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Closing Time.                                            





Narrowing time… by bringing together the doors of time, restricting the dividing motion of the compasses - so better to measure the range of our options… pulling back on our horizons, redrawing the map of our room - so better to realise our room for manoeuvre…


Narrowing time…


By limiting the impasse of the immutability of the past.


But not forgetting it, nor rewriting it so as to forget past ills, nor remembering for the wrong reasons, as when current expediency overshadows the memorial (whose only proper appropriation is the desire never to repeat a past wrong). And by not forgetting to forgive, as memory without forgiveness is like a stone stuck forever in the gullet.


By not allowing the ideal future (the ‘future perfect’), the utopian impulse to which we are all, all to often, prey, to destroy the very real options of the present…


But retaining a position from which to judge… and from which to aim.


And by revealing the rhetoric of eternity even as it stands behind systems secular as well as sacred.


But comprehending its necessity, the gift it brings to our lives, underpinning our time (the justification of our heading in past, present and future) and our sense of value (antidote to the reign of the commodity and quantitative measure - our guide to what is not exchangeable).


     …and by refusing to become lost in the eternal present of present pleasure.


The past begins here. Our attitude towards the past, our appropriation of its ‘facts’, our ‘propriation of its continuing force, payment of our debt, and our admission of its present existence as prey to our whims of interpretation…


The future stops here. Putting an end to the further continuance of a past and present condition; holding out the possibility of a break in continuity…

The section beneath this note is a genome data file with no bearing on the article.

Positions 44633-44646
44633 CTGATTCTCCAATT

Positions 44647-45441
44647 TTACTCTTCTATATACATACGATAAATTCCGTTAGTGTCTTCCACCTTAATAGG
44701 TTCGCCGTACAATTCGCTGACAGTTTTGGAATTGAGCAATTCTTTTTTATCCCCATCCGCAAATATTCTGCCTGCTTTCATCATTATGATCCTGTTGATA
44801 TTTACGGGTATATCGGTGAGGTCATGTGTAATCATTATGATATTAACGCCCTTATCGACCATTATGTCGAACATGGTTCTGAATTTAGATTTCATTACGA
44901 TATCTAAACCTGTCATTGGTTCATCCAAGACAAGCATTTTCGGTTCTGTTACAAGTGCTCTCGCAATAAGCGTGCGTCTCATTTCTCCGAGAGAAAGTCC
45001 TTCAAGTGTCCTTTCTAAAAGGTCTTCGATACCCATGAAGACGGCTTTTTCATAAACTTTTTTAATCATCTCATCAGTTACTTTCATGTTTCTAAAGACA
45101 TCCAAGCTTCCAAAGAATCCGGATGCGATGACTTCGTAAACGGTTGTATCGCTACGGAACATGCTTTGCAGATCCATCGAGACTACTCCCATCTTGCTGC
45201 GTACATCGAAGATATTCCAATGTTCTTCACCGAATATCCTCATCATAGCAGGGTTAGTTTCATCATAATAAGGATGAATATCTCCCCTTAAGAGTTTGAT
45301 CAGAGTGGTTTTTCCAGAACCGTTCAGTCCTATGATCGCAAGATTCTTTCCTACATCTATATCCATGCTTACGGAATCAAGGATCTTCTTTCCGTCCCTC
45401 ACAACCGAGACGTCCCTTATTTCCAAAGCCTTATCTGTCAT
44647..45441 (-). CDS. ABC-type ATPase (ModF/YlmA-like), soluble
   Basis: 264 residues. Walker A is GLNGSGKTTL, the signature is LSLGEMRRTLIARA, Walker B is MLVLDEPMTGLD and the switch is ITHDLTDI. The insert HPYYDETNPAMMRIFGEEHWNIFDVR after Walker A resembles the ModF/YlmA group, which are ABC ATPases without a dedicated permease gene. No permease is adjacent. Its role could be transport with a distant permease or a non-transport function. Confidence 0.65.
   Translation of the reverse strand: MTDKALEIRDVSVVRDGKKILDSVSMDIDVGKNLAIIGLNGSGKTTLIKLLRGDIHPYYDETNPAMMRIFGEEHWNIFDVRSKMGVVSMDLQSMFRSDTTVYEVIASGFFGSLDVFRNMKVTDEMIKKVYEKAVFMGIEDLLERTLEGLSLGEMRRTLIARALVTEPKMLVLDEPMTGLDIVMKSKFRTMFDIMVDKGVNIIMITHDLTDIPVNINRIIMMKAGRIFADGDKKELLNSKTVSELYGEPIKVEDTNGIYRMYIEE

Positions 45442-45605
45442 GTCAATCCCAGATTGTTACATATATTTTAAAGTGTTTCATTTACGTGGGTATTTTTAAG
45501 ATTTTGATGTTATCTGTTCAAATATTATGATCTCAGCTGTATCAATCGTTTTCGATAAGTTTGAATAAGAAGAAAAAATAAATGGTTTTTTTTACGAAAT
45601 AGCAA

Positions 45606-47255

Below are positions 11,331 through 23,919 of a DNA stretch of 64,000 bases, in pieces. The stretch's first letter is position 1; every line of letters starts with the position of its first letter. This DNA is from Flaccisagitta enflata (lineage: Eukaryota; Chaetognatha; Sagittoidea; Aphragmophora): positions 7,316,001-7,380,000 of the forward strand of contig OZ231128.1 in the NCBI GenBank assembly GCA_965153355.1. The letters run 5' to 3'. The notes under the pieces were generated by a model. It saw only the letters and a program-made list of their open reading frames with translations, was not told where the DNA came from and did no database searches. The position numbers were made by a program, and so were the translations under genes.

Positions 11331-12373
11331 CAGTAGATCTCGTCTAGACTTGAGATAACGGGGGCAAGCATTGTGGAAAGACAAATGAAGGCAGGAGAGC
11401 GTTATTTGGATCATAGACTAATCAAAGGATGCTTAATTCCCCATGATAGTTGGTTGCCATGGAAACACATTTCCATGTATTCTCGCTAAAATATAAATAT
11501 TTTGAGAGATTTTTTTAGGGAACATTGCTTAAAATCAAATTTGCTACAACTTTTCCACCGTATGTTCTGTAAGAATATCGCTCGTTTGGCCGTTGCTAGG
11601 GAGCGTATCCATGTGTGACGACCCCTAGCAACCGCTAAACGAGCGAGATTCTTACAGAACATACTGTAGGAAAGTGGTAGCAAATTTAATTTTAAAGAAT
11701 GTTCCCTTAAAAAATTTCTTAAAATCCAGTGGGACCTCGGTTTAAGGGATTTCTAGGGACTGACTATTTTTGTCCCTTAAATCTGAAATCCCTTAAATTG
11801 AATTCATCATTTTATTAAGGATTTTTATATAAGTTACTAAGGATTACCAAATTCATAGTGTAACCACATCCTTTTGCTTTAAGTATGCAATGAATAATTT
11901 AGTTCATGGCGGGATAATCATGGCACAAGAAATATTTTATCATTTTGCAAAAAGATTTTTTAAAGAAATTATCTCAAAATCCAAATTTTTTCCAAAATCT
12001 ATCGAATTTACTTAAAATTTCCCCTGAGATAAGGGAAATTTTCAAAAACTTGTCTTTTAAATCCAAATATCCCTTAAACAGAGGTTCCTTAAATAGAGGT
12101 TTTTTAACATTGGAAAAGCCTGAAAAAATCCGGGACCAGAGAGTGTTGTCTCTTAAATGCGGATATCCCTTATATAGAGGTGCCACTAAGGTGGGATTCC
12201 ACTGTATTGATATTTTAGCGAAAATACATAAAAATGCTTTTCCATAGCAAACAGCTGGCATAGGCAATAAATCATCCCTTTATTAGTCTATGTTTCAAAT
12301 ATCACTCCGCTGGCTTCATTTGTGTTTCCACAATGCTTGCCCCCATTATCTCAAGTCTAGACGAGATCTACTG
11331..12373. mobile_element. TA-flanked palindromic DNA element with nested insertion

…but it also starts here (anti-utopian in its realism, but still active…critical and reforming, exchanging the old snare of human perfectibility for a guiding ideal at one remove, or better, a list of abuses which where better removed, a decrease of suffering with all the difficult debates on perspective that this involves…whose betterment, and at whose cost… ).


Closing time…


Closing time by making a choice regarding which poison it is one will water down until it can be used… to ward off the greater evil (the metaphysics of the lesser evil). So partaking of the concerned scepticism of a ‘post modern bourgeois liberal’, joining in the battle between transcendental and immanent or pragmatic strategies, whether to found anew (the fundamentalist option), or operate critically on received institutions, parties, and  ideas - including religious systems… This latter the choice of most ‘intellectual’ as well as ‘commonsense’ strategies; from ‘immanent’ to ‘pragmatic’ to ‘deconstructive’… (these all working through a kind of compromise, a hermeneutic doubling-back -or ‘synthesis’- of the two poles).


Received belief is submitted to critical operations; but at the behest of which new (concealed) god… what new horizon, what ideals, motivate these critical operations? For to operate critically required a further position, an apposition, from which the agon of critique may be triggered. Behind the death of God, daggers dripping, await the new gods (of whose presence we are as yet only dimly aware).


Closing time by leaving the present utopian zone of the drinker, drug-taker and ‘shopaholic’ consumer to breathe the hot polluted air of the problems of the present… For if the machine of wealth creation requires the stimulus of personal desire, then a little strategic asceticism can make a difference on the grounds of personal well-being, the environment, energy-saving, and other forms of waste and domination (say good bye to your fellow lotus eaters…).


Consumer continence as global intervention.


Closing time. Time to leave the comfort zone, wave farewell to the fond delusions fed by subjunctive temporal displacement - and step outside…only to find we are back where we started… where we are now.




            Copyright Peter Nesteruk, 2008.